Archive for January 18th, 2012
Story and photo by Karin Eagle, Native Sun News Staff Writer
PORCUPINE – With not a drum in sight, there was still a pounding of heartbeats that could be felt like a reverberation from the largest drums. The heartbeat of the women gathered on the lands of the Oglala Lakota pounded steady and hard as the women’s voices gathered to speak and encourage one another in an effort to not only encourage the men, but to call on the younger women to pick up the fight that was started generations ago by the great-grandmothers, grandmothers and mothers of today.
In Porcupine, the first of four gatherings of Native women called Winyan Ituwan, or Vision of the Women, was held this past Sunday. The Lakota leadership of Debra White Plume and Babe Poor Bear, both Oglala Lakota, pulled a wide variety of Lakota and Dakota women together in order to reestablish their power and what Alex White Plume, Oglala activist, termed “the spiritual law which men do not act on anything without, which is what women are”.
Emceeing the event were Poor Bear and Cordelia White Owl, who is also Oglala Lakota.
Each taking a turn at introducing the powerful women who, at all ages, have either stood up for the Lakota people’s human or civil rights, the preservation of culture and language and the environmental issues that have and will impact the health and well-being of the Native peoples of this land.
According to elder Marie Randall, the Lakota winyan – the women – carry the foundation of Lakota life. Randall talked about her desire to teach the Lakota language to her takoja, or grandchildren, in their schools but was initially denied because of the requirements that the state enforces, citing her lack of a teaching degree. Because she is a natural and lifelong speaker of the Lakota language, she was eventually able to obtain a teaching certificate through the state and was finally able to fulfill her own dream of teaching the Lakota language in her community school.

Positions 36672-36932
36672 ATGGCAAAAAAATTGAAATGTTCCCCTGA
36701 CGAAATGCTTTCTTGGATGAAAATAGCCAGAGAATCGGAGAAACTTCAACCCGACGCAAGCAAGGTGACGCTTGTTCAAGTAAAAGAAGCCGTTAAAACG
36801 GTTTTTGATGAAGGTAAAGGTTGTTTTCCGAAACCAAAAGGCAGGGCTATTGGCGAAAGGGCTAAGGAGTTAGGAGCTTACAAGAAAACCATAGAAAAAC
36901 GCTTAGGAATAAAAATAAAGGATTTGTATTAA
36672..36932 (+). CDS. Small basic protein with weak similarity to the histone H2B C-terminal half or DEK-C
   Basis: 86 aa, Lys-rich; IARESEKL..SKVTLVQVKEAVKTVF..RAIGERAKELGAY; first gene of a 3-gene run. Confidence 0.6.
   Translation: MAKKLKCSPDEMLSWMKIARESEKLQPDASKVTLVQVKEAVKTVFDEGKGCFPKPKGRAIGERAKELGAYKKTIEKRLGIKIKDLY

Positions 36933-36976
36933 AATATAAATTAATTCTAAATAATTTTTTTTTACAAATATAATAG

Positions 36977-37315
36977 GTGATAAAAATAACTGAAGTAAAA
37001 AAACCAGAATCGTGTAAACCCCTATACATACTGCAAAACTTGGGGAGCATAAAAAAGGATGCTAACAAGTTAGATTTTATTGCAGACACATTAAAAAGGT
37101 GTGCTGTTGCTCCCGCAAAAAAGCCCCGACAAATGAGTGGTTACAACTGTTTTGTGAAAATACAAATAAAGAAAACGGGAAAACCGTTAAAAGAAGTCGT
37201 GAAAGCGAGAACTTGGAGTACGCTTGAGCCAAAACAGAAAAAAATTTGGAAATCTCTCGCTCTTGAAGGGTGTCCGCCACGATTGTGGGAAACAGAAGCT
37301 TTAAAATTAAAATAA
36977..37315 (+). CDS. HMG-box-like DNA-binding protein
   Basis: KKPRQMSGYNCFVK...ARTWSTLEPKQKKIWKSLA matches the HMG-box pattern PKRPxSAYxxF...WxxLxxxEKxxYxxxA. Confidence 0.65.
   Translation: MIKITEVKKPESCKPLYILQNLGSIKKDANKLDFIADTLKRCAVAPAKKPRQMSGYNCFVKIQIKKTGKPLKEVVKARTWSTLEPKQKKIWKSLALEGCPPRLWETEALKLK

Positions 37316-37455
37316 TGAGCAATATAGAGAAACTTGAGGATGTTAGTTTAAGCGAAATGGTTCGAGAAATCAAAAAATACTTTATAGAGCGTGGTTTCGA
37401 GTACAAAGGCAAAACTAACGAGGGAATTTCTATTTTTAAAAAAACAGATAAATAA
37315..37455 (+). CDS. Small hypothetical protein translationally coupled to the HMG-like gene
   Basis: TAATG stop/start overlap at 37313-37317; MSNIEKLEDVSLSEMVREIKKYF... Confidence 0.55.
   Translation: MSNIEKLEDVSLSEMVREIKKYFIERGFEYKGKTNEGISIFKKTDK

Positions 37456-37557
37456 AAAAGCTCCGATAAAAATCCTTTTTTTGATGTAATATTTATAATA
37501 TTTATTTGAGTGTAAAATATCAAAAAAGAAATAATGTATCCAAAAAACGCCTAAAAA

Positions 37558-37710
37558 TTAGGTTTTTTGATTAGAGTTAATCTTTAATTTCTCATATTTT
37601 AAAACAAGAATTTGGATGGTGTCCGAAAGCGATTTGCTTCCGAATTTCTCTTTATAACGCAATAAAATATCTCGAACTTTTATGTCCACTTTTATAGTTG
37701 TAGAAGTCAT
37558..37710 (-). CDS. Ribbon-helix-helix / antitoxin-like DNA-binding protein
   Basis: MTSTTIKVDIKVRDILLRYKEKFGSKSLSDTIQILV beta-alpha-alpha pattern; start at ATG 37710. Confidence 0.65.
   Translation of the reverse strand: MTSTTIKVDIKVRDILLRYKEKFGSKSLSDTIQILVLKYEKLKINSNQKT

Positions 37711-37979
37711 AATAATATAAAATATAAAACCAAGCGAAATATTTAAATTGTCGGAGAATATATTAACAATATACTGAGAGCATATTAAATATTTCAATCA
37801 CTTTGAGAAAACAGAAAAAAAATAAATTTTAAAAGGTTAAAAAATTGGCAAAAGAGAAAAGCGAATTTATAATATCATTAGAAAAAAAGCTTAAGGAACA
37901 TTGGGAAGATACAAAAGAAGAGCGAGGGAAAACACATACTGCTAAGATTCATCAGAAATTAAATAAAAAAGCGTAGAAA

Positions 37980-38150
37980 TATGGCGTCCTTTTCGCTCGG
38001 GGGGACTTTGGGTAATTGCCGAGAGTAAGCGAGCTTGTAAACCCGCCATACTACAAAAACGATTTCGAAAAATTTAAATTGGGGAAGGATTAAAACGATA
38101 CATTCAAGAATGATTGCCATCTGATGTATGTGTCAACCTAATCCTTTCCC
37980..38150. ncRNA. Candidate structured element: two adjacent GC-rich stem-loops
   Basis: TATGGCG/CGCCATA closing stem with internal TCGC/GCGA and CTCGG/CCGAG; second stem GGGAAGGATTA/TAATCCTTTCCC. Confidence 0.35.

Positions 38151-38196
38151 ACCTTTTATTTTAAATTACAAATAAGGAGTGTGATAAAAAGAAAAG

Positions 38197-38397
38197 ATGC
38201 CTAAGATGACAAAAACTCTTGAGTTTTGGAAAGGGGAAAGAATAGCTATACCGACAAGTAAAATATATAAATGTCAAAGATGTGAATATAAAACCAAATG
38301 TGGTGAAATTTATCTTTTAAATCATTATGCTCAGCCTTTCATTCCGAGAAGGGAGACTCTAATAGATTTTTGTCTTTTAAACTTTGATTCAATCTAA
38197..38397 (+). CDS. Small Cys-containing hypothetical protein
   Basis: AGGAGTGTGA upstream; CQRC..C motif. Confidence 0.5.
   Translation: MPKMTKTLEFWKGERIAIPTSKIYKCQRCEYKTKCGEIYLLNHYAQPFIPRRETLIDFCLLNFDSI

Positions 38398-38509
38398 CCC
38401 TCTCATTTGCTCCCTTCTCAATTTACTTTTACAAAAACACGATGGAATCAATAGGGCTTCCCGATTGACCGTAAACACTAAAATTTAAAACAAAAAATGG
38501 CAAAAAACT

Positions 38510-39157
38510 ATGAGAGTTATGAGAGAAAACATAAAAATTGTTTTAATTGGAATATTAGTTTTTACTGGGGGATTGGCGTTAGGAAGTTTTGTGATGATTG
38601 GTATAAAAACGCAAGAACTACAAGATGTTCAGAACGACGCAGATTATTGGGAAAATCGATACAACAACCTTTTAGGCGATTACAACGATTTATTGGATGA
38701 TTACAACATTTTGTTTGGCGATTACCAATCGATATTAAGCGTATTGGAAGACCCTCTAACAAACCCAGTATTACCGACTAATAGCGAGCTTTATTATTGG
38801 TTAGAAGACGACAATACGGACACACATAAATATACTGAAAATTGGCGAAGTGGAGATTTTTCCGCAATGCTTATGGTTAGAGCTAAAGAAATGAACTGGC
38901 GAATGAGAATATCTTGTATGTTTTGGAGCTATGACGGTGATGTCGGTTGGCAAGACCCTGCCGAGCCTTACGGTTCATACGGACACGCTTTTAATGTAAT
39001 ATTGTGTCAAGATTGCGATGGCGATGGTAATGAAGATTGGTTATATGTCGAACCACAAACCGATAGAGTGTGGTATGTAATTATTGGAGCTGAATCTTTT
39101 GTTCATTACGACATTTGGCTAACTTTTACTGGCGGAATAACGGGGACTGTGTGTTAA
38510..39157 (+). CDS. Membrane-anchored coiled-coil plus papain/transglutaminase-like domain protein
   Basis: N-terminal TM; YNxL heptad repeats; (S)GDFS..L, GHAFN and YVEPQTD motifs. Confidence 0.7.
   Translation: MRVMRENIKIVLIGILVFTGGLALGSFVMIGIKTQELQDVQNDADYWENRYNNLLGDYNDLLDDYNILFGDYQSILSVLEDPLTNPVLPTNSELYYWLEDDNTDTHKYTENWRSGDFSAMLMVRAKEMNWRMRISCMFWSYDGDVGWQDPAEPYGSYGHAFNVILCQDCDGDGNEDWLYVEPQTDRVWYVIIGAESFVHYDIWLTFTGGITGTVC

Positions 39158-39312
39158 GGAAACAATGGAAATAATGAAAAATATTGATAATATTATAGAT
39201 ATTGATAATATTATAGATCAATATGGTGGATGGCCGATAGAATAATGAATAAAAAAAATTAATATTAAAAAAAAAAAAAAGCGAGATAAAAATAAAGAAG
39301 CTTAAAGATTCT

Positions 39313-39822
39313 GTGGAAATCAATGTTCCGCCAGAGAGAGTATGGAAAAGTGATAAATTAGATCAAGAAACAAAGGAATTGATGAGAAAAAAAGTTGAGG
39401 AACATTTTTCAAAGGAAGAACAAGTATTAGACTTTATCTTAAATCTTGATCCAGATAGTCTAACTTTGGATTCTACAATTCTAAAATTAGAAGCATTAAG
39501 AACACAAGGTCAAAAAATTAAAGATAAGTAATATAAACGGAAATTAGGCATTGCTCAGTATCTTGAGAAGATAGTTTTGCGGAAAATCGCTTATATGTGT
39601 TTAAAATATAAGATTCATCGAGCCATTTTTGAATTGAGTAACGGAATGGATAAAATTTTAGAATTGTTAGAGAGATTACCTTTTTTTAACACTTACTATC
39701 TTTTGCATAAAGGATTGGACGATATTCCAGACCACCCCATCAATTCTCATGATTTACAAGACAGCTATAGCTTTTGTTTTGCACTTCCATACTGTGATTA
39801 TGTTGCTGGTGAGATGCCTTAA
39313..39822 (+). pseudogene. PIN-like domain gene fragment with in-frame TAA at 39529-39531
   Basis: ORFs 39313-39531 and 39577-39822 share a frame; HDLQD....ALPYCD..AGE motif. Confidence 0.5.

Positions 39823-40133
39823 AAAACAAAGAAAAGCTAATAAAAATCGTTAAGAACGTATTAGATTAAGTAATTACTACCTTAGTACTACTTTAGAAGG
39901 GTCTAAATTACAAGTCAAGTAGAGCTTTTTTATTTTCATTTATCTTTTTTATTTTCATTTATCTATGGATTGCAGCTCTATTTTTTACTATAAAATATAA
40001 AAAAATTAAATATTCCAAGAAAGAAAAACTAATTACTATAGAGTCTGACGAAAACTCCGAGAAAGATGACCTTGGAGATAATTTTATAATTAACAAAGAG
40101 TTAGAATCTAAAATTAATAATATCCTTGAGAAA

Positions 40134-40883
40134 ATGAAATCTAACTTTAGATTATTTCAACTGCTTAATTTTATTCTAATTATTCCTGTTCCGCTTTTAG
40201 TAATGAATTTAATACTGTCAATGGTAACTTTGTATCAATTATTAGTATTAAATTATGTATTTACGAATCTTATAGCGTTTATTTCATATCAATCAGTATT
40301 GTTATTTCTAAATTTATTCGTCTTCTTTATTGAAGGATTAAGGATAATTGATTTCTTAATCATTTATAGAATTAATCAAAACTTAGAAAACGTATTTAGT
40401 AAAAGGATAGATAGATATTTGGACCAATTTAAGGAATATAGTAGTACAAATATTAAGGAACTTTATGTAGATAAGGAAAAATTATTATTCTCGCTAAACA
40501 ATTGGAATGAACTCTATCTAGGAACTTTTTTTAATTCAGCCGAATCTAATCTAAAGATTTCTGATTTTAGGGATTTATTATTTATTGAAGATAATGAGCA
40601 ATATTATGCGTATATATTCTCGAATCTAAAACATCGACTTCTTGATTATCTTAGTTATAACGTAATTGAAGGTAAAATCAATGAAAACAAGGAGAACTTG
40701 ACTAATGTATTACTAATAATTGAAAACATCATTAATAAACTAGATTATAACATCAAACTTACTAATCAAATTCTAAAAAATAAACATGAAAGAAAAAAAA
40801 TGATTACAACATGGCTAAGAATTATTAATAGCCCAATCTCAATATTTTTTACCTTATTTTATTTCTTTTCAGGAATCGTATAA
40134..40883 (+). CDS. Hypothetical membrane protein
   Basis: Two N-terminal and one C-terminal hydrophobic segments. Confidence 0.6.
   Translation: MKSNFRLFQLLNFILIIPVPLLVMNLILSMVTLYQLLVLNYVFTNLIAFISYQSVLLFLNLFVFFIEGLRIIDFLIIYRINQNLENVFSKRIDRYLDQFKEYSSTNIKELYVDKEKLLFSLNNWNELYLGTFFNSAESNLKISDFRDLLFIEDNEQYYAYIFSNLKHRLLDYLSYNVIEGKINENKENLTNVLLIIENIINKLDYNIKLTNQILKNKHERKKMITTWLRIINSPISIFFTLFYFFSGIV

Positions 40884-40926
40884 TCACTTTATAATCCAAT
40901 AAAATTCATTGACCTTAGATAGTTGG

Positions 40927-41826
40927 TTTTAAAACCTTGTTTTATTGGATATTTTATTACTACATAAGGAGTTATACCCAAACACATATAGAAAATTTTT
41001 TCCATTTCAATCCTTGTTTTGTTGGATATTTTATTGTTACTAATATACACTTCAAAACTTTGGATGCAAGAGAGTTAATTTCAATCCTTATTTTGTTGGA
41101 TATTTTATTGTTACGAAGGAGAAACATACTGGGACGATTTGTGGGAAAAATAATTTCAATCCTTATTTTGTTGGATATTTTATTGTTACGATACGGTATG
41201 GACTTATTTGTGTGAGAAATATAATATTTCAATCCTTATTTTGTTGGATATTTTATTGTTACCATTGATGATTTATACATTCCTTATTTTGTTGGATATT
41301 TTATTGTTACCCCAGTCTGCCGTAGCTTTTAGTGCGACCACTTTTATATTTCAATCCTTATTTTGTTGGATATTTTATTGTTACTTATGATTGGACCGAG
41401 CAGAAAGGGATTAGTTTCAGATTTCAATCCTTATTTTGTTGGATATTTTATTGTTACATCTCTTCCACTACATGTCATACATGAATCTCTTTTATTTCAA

“I am not afraid to be Lakota,” said Randall, which incited a huge round of applause and trills from the women in the audience.
Deb White Plume, who in the summer of 2011 had been arrested in Washington, D.C., during a protest of the Keystone XL Pipeline, proposed to cross Lakota treaty lands, spoke passionately and proudly of the work that has already been accomplished on environmental issues with the leadership of Native women. The mining companies that are seeking renewal permits at the uranium mines near Crawford, Neb., a half-hour from the southern border of the Pine Ridge Indian Reservation, are currently being fought against.
“Our water at our home has tested so high for radiation and arsenic, which is what happens where uranium mining is being done,” said Debra White Plume, wife of Alex. “But there hasn’t been one single shovel dug in those mines since we have started these challenges, which shows how much power we as women have,” she said.
White Plume spoke eloquently about the need to stand up and have a say in any of the issues that are directly affecting Native peoples.
“I want to stand up. Who else wants to stand up?” asked White Plume. This drew a huge, minute-long response in applause and trills and whistles from the audience.
Tantoo Cardinal, a First Nations Cree from Canada whose community is at ground zero of the tar sands oil mines near Fort McMurray. She remembers not having any awareness of her language or culture, as it had been outlawed.
The Canadian government, she maintains, knew that the power of the First Nations people came from their strong tie to the language and the cultural beliefs and practices so they outlawed all of it, creating a division among the people who struggled to maintain that tie and the ones who passively went with the laws.